A strong security culture is important for companies in the supply chain. It is increasingly imperative to put a security policy in place before a cargo theft event occurs. Equally as important is instilling the components of the policy in your employees. Loss prevention is everyone's job. Drivers at top trucking companies know the importance of security at their fleet. Thieves are getting smarter and more targeted and their theft techniques are more sophisticated. CargoNet estimates that $223 million in cargo was stolen across all cargo theft events in 2022. Here are some tips to help establish a culture of security at your company:
Develop a comprehensive security policy: The purpose of a security policy is to establish company-wide policies and guidelines for mitigating theft and protecting equipment. Make security part of your regular risk management plan to prevent theft. Security professionals often recommend a layered approach to reduce thefts. There are various solutions to protecting goods and equipment in transit and at rest. Each of these should be addressed in your policy. Security minded companies utilize multiple solutions, therefore having several layers of security in place. These layers should include high security locks such as hardened steel padlocks from ABLOY available at Transport Security, Inc. and other physical security devices. Other important layers include communication, procedures, technology, GPS, fencing, safe parking and more.
Train personnel: Security is everyone’s responsibility. After your security policy is put in place, train staff on the contents. New hires should be informed of the policy during training. Additionally, regularly scheduled training sessions should occur to update staff on security initiatives. Make these meetings easy to attend by offering virtual options and recorded sessions drivers can watch when they are not on the road.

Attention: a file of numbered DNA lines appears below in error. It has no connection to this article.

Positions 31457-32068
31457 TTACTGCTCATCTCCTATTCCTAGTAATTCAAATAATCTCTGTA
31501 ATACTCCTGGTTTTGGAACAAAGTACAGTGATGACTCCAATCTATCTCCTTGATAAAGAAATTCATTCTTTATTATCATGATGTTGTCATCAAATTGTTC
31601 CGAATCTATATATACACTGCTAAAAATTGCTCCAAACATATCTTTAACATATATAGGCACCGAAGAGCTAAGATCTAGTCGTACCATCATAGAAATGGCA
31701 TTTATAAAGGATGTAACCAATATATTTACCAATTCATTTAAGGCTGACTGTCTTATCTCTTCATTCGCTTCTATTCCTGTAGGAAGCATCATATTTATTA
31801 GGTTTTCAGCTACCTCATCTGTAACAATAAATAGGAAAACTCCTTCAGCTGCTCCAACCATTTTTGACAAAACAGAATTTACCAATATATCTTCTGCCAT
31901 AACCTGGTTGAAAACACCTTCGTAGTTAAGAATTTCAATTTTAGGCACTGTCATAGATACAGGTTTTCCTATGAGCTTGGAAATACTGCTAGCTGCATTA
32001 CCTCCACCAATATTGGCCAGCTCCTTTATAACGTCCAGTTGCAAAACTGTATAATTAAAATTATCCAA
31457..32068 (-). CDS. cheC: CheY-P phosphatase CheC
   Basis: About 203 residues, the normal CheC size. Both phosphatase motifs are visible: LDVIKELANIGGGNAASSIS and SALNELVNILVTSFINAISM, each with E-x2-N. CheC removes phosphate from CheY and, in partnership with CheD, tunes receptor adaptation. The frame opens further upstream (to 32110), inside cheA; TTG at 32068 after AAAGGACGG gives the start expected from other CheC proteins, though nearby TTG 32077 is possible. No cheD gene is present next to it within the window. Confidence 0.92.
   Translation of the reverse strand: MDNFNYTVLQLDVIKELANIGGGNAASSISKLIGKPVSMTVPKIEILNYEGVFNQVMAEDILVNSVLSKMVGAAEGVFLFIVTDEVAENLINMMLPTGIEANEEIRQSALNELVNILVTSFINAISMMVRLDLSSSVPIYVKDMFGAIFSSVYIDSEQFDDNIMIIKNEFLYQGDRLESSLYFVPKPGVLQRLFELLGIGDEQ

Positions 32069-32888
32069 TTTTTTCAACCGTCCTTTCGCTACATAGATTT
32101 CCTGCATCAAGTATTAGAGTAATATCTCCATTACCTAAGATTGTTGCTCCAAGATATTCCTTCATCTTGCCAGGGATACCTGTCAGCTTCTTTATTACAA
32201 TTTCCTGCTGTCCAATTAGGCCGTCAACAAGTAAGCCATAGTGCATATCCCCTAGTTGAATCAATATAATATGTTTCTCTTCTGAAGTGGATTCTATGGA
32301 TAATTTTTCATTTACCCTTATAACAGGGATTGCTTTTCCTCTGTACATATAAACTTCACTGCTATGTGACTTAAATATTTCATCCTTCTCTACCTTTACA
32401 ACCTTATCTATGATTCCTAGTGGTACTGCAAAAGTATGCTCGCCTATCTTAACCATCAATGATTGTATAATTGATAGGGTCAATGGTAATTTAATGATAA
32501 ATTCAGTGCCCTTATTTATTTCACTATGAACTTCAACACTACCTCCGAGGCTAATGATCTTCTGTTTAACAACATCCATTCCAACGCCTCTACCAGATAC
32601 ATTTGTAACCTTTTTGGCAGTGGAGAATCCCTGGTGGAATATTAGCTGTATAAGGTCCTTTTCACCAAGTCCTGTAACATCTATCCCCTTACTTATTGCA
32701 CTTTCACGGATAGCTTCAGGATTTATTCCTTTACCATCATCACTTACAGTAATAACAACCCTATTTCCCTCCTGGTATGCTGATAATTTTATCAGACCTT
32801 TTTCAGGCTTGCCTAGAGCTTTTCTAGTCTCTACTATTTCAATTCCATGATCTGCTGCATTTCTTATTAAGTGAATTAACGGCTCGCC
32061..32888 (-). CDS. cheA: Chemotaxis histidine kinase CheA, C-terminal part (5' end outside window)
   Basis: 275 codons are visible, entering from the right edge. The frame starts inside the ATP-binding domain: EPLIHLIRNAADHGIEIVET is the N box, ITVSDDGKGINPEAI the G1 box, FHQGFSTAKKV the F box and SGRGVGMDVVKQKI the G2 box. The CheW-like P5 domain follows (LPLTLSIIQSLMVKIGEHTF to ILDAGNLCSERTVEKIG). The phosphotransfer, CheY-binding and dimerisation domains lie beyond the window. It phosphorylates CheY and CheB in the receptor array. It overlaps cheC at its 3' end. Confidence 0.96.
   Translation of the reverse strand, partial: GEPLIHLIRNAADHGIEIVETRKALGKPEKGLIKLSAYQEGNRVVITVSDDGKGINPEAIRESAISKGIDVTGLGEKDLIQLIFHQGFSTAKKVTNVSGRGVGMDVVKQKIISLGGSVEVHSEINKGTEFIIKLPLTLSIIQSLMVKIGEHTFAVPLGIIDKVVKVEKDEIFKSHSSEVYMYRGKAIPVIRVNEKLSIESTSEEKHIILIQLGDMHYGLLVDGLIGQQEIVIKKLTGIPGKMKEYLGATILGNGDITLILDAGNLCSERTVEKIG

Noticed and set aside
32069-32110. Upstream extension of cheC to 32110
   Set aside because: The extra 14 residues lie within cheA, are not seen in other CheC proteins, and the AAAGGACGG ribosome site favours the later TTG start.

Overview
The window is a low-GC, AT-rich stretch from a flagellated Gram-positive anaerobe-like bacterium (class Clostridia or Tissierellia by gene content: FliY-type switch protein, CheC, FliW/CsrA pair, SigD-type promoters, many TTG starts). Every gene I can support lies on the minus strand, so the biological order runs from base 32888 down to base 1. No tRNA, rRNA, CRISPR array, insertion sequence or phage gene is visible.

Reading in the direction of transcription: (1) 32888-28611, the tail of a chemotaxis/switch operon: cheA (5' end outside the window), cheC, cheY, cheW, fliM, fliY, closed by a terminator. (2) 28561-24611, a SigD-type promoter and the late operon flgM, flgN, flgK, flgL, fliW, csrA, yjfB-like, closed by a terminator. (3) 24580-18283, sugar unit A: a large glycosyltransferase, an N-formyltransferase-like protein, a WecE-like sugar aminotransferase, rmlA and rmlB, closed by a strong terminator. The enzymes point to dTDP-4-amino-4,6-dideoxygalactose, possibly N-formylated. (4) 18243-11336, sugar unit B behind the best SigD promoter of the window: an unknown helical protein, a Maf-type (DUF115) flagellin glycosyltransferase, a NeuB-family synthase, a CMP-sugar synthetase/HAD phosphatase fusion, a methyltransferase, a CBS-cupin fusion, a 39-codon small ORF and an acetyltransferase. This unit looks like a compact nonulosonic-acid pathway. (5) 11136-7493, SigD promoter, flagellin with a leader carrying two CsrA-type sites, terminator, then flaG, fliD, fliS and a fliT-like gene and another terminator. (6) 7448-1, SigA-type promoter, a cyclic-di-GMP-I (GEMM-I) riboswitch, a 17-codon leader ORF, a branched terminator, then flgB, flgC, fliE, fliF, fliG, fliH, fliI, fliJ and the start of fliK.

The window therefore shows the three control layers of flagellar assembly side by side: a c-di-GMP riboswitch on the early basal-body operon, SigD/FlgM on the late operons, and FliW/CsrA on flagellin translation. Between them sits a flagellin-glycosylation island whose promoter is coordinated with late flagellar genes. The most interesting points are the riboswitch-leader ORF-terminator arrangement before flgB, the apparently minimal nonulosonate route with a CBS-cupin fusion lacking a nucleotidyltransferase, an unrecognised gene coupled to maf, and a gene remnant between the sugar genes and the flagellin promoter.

Provide employees with the tools they need: Inform drivers and other employees as you learn of new theft tactics, location of thefts and other vulnerabilities. Membership in CargoNet and many cargo theft task forces can provide you with up-to-date theft data and reports of recent thefts. Professional cargo theft rings are dominating theft in many areas. Additionally, provide or make available any physical security devices you've selected, including locks for drivers and warehouse staff.
Audit your security policy: Check in on drivers and other employees to ensure that they are operating within your security protocol. By conducting these audits, you may find gaps in your policy. Use this information to make appropriate changes. A good security policy is only effective if everyone adheres to it.
Integrate security information into meetings or other communications: Provide security reminders in meetings, virtual driver meetings, staff newsletters, social media, emails and other communication channels your company utilizes. Regular reminders will help employees retain the policy and its importance. Part of maintaining a strong security policy includes promoting good communication amongst staff. Staff and drivers should never feel shy about reaching out if they have questions or concerns.
Reward employees for being proactive about security: Inform employees regularly about how their behaviors and actions affect security. Positive reinforcement can encourage employees to follow security best practices. You can do this by praising employees in company communications for following the security policy or offering bonuses when they are found to be using appropriate security measures.
Security culture needs to be important from the top down. Employees should understand the business risk. If a trailer is stolen or tampered with, the cost of missing goods can be very high. Additionally, the cost of stolen or damaged equipment, insurance claims and premiums, expedited freight costs and reputation risk must also be considered. Consider having all employees highlight security in action – if only top level management is looking for it, it may not be as effective as having everyone involved.